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Talking With The Ladies of 'Why Did I Get Married Too'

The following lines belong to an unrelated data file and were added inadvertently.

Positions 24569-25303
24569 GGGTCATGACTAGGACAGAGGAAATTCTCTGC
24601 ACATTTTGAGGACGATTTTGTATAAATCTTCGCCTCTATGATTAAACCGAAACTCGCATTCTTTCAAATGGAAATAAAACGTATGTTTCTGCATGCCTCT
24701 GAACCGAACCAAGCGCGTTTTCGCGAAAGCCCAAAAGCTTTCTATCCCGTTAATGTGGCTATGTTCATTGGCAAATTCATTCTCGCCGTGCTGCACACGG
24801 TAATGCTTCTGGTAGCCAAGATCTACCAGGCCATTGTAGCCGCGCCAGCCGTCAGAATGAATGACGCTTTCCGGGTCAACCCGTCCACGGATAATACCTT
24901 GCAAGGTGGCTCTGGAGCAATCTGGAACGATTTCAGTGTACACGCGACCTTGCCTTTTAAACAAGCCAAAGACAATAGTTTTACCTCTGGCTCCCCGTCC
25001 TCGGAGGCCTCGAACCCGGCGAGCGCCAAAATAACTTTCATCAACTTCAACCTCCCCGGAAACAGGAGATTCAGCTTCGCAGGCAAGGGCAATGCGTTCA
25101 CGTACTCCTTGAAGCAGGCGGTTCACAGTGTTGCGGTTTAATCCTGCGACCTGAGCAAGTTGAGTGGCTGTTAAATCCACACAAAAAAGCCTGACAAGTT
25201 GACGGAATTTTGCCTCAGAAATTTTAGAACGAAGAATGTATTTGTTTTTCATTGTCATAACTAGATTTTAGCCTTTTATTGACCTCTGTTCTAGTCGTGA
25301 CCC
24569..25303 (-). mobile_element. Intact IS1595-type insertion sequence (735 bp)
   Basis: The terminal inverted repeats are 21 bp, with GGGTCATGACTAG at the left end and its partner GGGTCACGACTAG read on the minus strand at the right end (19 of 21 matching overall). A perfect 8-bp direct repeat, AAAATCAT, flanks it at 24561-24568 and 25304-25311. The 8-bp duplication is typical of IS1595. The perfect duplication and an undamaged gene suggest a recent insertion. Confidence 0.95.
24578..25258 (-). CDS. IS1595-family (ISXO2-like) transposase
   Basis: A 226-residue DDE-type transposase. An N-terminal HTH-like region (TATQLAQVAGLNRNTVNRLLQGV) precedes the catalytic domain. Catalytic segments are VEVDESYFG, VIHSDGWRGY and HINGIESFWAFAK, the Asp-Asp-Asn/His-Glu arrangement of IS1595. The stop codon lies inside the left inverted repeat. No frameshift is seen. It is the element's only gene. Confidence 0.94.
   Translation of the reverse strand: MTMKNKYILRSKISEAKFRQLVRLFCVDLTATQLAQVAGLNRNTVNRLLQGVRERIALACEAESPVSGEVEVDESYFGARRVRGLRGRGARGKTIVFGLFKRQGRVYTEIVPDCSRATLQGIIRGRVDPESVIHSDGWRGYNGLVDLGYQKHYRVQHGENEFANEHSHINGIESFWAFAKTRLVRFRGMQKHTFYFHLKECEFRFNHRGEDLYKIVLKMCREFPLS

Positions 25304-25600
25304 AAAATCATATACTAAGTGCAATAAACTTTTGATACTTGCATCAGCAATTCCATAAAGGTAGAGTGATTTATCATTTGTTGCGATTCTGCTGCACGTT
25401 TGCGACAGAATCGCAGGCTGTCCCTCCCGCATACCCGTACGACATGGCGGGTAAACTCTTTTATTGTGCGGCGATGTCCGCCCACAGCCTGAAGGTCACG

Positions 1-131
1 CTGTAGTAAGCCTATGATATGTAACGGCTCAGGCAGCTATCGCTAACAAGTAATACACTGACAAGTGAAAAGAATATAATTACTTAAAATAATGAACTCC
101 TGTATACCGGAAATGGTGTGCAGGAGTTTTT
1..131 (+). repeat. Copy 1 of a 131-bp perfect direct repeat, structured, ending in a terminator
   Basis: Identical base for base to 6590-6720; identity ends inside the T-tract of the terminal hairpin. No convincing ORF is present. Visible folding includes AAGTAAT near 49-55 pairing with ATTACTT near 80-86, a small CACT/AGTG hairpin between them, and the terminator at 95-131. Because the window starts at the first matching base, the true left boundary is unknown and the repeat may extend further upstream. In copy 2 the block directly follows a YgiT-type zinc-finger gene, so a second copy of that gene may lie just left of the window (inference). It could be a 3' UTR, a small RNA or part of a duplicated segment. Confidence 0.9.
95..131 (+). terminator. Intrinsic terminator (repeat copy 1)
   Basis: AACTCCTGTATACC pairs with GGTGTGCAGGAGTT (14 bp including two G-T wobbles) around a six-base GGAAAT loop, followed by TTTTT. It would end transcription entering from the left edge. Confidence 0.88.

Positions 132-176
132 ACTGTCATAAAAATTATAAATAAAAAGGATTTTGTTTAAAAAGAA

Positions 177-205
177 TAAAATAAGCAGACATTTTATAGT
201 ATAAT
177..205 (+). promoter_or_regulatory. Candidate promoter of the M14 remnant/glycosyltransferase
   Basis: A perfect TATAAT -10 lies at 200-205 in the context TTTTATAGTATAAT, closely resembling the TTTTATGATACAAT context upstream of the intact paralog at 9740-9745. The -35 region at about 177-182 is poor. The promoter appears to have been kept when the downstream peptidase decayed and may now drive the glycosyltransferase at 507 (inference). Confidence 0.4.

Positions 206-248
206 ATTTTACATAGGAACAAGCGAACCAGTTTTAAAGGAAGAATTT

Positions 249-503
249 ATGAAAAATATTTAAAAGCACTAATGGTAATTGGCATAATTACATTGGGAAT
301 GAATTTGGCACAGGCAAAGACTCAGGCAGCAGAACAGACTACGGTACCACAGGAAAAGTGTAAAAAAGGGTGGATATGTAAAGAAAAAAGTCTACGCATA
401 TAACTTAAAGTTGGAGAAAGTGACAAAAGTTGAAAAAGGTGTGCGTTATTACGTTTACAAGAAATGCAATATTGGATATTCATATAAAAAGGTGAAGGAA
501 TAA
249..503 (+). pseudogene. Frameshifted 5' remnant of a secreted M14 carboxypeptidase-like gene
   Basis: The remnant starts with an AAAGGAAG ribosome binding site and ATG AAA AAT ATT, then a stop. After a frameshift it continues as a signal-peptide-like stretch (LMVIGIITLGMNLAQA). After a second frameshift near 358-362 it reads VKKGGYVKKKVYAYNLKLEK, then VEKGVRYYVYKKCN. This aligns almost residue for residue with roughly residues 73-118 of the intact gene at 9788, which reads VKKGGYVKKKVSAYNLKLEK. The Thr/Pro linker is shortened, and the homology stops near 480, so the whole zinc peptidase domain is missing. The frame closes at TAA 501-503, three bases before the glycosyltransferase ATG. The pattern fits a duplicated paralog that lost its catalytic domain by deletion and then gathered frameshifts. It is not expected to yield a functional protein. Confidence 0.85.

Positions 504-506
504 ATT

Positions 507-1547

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This weekend, moviegoers flocked to theaters to watch Tyler Perry's newest silver screen installment "Why Did I Get Married Too." Perry reunited the same unforgettable cast from his first installment to bring the next chapter in the turbulent but loving lives of four couples trying to understand the hardships and happiness of marital life. Similar to the first film, Janet Jackson and her girls Jill Scott, Tasha Smith, and Sharon Leal struggle with divorce, insecurity, self-identity, and infidelity, while stirring our hearts and making us laugh.  ESSENCE.com sat down with Scott, Smith, and Leal to discuss and how Perry fills a much-needed void in Hollywood, what makes Black relationships fail, and all sorts of love drama. ESSENCE.com: Tyler Perry does a good job representing Black love on film. What specifically is the most frustrating thing about how Hollywood portrays Black love? JILL SCOTT: I don't think it's balanced. There are so many love stories in a year like "The Notebook," but we don't really see Black love stories. So, when we do see them we hold on to them for dear life. Like "Love and Basketball..." TASHA SMITH: That's what annoys me the most, because we don't see it. Back in the day, we had "Love Jones" and "Jason's Lyric," we don't see that many movies like that today. I wish filmmakers would write more about Black love, the same way we get to see it for other races. SHARON LEAL: Black love on film never gets enough time to go from A to Z, so you end up seeing a stereotypical portrayal of what Black love is. You go to White films, and you really get to know these characters' distinct personalities, how they are or aren't compatible, and it's really a well-rounded exploration of two people and how their love works and whether it survives.  A full picture and interpretation of how these two people love. SCOTT: I would love to see a movie like "Closer" with an all Black cast. I want to see more of us, I want things to get tricky, I don't want to see flat love stories. It's not all about the sex, or her booty, or his money. We don't see families represented in our community. Shit, there are one or two fathers in a four-block radius. It's serious, so our art has to represent and show what Black love actually is, because we are losing it. ESSENCE.com: So, ideally, what would you all like to see? SCOTT:  I want to see more diverse stories. I want to see someone fall in love from the moment they see each other. I need to see a couple that doesn't have sex because they want to get to know each other better.  I want to see her starving for it, and for him to say no. Can I see a film where she's pregnant and he's actually happy? ESSENCE.com: Let's address the issues your characters face in your roles. Tasha, you and Marcus are at it again! Do you feel like Blacks are addicted to relationship drama? SMITH:  I don't think that Black people in relationships are addicted to drama. I mean, look at what is going on with Sandra Bullock. It's not like drama is only within the Black community. We can talk about Angelina Jolie, Jennifer Aniston when she was with Vince Vaughn, Alec Baldwin when he was with Kim Basinger--they've all had drama, too. When we see drama within a Black relationship, we act like we are the only ones with drama. That's not true, White people have drama too! ESSENCE.com: Your character Angela seems to be fond of makeup to breakup, is that healthy? SMITH:  Whatever it takes to keep the relationship. How can we say it's unhealthy, if they are able to stay together? For some people, like Angela and Marcus in the film, their dysfunction is functional. ESSENCE.com: Sharon and Tasha, insecurity and infidelity played a major part in the challenges you both faced in your on-screen marriages... SMITH: The root of insecurity is fear, and fear is false evidence that seems real. Fear will distort the mind, pervert the thinking, and show you something that is not really there. It twists your perception of things. It's a dangerous place to be. When a woman is always questioning, thinking something is wrong, that will sabotage a relationship. LEAL:  In the film, my character's marriage to Terry (Tyler Perry) was written so that he's such a wonderful, fabulous husband. He is so in tune with his wife. When Terry says to his wife, "I know your heartbeat," you know that is someone who really loves you. You're not going to get away with cheating on a man like him. In the movie, there was no proof of infidelity from my character, but it raises the question, what exactly is a betrayal? ESSENCE.com: Well, what is betrayal? LEAL: It depends on the people involved. What is your mate bringing to the table? You have to least match and bring to him what he brings you.  If you have a really flirty husband, it's like "hey you're flirting, I'm going to get my flirt on, too." That's okay. But, if you have a man like Terry in the movie, that worships the ground his wife walks on, then she is going to have to give him more. SMITH: You have to stay rooted in trust and love, and not mess up relationships over things we think are happening rather than the truth. ESSENCE.com: Why is there such a double standard on the severity of the situation when a woman cheats? LEAL: Men walk around all day flirting. For us, we're like, "As long as he doesn't sleep with her, I know he's coming home to me." Whereas, in this film, [when the woman gets] the slightest bit of attention or is the least bit flattered by it, any reciprocation is considered wrong. I don't know what that is. It all goes along with how a powerful female leader, or a strong career-minded woman, is considered a bitch. It is a double standard. Men can get away with a lot more, causing our whole morale to be called into question. ESSENCE.com: Jill, your character is the opposite of Tasha's, Sheila is too nurturing, and supportive to a fault. Is that possible? SCOTT: Absolutely. I've put all my love and energy into a person, but if they don't have the potential to grow, if they have a poor work ethic, then you're wasting your time. Your putting all that energy into a bottomless pit. I used to pray to find a man with potential, but now my prayers changed. I don't want to find a man with just potential, I want to find someone who has accomplished something in their life. I want to hear him say, "I'm tired because I did this, this, and that," my response will be a cheer, a pound, and some good loving... ESSENCE.com: Can a man focus on a relationship when he isn't where he wants to be in life? SCOTT: A man needs to feel proud of himself. There is a fundamental difference between men and women. We are different, women know how to buckle down. If all we have is potatoes, we know how to make potato soup, potato souffle, french fries, baked potatoes, home fries... Men have to have things a certain way, if it's messed up, as much as we want to offer support, they don't want it. ESSENCE.com: So, there is no point in being an extra supportive cheerleader when things get tough? SCOTT:  We need to follow the lead. If he's showing you he's uncomfortable with his situation, then fall back. Sometimes women want to speak their peace to someone when times are tough, and then want to hold on so hard. Fall back, and if he comes back then he is yours. ESSENCE.com: What about when children are involved and are the glue to hold a relationship together? LEAL:  I'm not an advocate of that, it can be really damaging. It's wonderful when a couple can stay together, because all kids want their mom and dad to be together. But it's unfair to both spouses to stay together simply to create an illusion that everything is in tact. That's living a lie, and children are perceptive, so it becomes unhealthy. Children need to feel that their parents are happy. I think you can split, and keep the dialogue open, and things amicable for the sake of the children. ESSENCE.com: Each of you question the status of your relationship in the movie. What do you feel is the top reason that relationships fail? SMITH: People let their friends get in their business. (All laugh) We have to stop allowing our girlfriends, parents, and other people get into our relationships. We have to be the authority.  Not that we shouldn't allow other people to speak about our lives, but people aren't always happy for you and your relationship. People sometimes have their own personal motives. For example, your girlfriend may like hanging with you because you're the life of the party, but as soon as get in a relationship, they try to sabotage it because they don't have a girlfriend to go to the club with anymore. Or, they're at home lonely and mad because you're at the movies with your man.  We have to start keeping our relationship private, close-knit, and protected. You follow me? LEAL: Lack of trust, at least in my life. I cannot be with someone that is possessive or suspicious. If a man even glances over at my phone, I'm pissed. (Laughs) I like my own space, and I don't understand the need to do all of that. I would never do that to someone else, I can try to control a man all day long, and if he wants to do something, that's on him. You have to know you can't control a man. SCOTT: We don't have enough positive examples of what a good relationship is. It's not always going to be cute, it's not always going to be fun. If you really love each other, you work for it, you grind in it, and make it a point to continue to love each other. Read more: